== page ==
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What were ghettoes and why were they established by the Nazis?

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Introduction

What were ghettoes and why were they established by the Nazis? The ghettoes were exclusively Jewish districts which the Nazis established, which were walled off from the rest of the city. They were situated in the poorest districts in the larger cities of Poland, including Warsaw. The Jews were concentrated in these areas and, due to overcrowding, lived in squalid, terrible conditions. Many Jews thought that their lives could not possibly get worse than this. However, Heydrich, deputy leader of the S.S., described the ghettoes at the Wannsee conference as merely a "prerequisite stage" towards the "ultimate aim". However, he never made clear what exactly was meant by the "ultimate aim". Source C is an extract from Martin Gilbert's book Final Journey: the Fate of the Jews in Nazi Europe (1979). It quotes the edict from the Nazis for the creation of the ghettoes; that all Jews living outside the walls must move in and all Poles living inside the ghetto must leave it. ...read more.

Middle

It is a video clip from a history documentary called "Hitler the Criminal" shown on the Discovery Channel. It includes original film footage taken inside the Warsaw ghetto in 1941. It shows walls of about 6 metres or 20 feet, with German guards at one of the gates. Janina David, a survivor of the Warsaw ghetto, was interviewed about life in the Warsaw ghetto - she described it as "like living in a trap." Conditions in the ghetto were horrendous. Where 40,000 poor Polish Catholics had lived, 500,000 Jews were moved into. The result was huge overcrowding. Source A tells us that the Nazis allocated 184 calories per Jew per day. In the original footage we can see an emaciated body lying on the side of the road, skeletal corpses being lifted onto a cart, and starving children standing on a footpath. ...read more.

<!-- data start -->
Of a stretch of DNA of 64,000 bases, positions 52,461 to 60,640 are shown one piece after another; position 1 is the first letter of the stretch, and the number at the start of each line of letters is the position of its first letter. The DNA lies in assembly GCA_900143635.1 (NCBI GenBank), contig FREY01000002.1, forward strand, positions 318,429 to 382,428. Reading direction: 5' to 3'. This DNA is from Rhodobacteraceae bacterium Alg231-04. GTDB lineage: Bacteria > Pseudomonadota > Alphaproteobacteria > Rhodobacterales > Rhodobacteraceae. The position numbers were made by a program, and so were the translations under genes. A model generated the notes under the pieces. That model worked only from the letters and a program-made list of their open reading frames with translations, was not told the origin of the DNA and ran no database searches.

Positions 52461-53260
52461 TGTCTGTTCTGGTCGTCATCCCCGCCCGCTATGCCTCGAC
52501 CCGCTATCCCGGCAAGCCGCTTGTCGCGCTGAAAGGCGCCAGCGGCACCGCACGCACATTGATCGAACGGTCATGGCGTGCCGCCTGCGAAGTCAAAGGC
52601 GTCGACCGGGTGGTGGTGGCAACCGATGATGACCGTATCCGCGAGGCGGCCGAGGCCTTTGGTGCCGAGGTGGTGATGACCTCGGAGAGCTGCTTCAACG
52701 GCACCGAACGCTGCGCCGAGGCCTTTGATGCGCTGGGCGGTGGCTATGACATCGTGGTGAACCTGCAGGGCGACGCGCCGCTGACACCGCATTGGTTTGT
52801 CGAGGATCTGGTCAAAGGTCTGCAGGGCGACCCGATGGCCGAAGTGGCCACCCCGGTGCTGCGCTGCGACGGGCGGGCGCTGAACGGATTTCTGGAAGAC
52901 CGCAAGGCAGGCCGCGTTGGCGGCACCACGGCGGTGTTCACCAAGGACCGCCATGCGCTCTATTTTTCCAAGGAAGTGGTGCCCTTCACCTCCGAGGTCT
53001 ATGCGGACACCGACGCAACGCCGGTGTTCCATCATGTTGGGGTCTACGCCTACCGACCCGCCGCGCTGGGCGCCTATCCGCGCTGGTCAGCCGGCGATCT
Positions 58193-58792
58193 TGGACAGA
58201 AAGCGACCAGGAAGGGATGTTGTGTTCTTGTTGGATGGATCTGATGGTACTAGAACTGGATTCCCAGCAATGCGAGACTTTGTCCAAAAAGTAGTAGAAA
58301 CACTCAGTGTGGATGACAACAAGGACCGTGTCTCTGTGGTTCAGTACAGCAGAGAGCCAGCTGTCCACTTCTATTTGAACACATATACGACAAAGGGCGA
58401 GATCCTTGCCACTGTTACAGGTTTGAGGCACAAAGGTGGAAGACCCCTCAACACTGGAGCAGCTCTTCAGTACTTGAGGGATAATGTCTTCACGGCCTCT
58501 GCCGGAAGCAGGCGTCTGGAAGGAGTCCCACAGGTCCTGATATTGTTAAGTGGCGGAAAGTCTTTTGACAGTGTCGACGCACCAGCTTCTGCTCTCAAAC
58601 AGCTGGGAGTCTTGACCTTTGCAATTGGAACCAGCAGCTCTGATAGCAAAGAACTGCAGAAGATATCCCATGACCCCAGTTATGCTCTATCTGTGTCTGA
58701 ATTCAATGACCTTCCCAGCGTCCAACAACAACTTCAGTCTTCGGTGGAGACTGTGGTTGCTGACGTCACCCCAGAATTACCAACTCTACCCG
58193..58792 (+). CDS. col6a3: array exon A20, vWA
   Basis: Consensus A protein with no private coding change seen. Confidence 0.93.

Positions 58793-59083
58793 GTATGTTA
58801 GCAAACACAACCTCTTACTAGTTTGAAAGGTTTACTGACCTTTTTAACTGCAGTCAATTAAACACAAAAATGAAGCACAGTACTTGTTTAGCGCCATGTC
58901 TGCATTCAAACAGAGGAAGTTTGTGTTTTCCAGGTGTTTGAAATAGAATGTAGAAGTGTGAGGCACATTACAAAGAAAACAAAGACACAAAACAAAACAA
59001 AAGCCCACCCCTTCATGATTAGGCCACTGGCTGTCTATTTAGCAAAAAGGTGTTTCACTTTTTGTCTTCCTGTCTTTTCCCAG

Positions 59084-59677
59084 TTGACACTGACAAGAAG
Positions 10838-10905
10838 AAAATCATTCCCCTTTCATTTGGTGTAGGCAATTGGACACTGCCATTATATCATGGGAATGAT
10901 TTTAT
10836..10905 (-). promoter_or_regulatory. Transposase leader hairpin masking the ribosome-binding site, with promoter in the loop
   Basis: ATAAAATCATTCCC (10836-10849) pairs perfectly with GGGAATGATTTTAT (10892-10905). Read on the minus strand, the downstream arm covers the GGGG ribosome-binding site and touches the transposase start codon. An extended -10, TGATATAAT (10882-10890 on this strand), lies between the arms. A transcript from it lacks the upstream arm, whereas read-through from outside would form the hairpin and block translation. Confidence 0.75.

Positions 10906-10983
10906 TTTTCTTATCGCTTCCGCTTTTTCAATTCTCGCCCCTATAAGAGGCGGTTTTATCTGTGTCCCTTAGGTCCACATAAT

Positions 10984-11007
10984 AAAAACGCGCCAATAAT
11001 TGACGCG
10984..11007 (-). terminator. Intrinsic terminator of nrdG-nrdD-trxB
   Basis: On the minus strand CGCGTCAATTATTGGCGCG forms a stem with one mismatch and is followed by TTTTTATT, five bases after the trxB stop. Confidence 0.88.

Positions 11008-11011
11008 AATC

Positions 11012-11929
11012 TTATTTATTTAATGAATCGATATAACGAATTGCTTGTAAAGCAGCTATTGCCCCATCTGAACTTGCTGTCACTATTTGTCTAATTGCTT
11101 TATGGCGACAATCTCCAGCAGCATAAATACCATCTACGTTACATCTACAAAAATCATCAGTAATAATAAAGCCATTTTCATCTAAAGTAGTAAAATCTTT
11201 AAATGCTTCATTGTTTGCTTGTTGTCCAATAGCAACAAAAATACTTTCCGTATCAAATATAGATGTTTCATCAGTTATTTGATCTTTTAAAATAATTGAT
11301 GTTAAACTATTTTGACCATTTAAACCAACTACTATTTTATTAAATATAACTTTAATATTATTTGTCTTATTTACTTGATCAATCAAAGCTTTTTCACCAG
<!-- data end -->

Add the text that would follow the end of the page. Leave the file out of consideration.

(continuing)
Conclusion

The ghettoes were never intended to be the final Solution to the Jewish Problem. Heydrich told the conference held in Berlin that the ghettoes were only a "prerequisite stage" towards the "planned overall measures" - a euphemism for the permanent solution to the "Jewish Problem". Hitler himself said, "We can only do what is feasible," meaning that the ghettoes were "a stage" towards something much worse. Hitler did not say what his aim was, and he did not decided on the Final Solution until the second half of 1941. Ghettoes were established to bring the Jews under the Nazis' control in the short term. This was only a temporary solution until permanent one was decided in the long term. It was a necessary stage for the "ultimate aim" - to solve the "Jewish Problem" permanently. By having the Jews "concentrated" in a small number of places they would be available for any "solution" the Nazis should decide on. Ghettoes would facilitate the final solution. ...read more.

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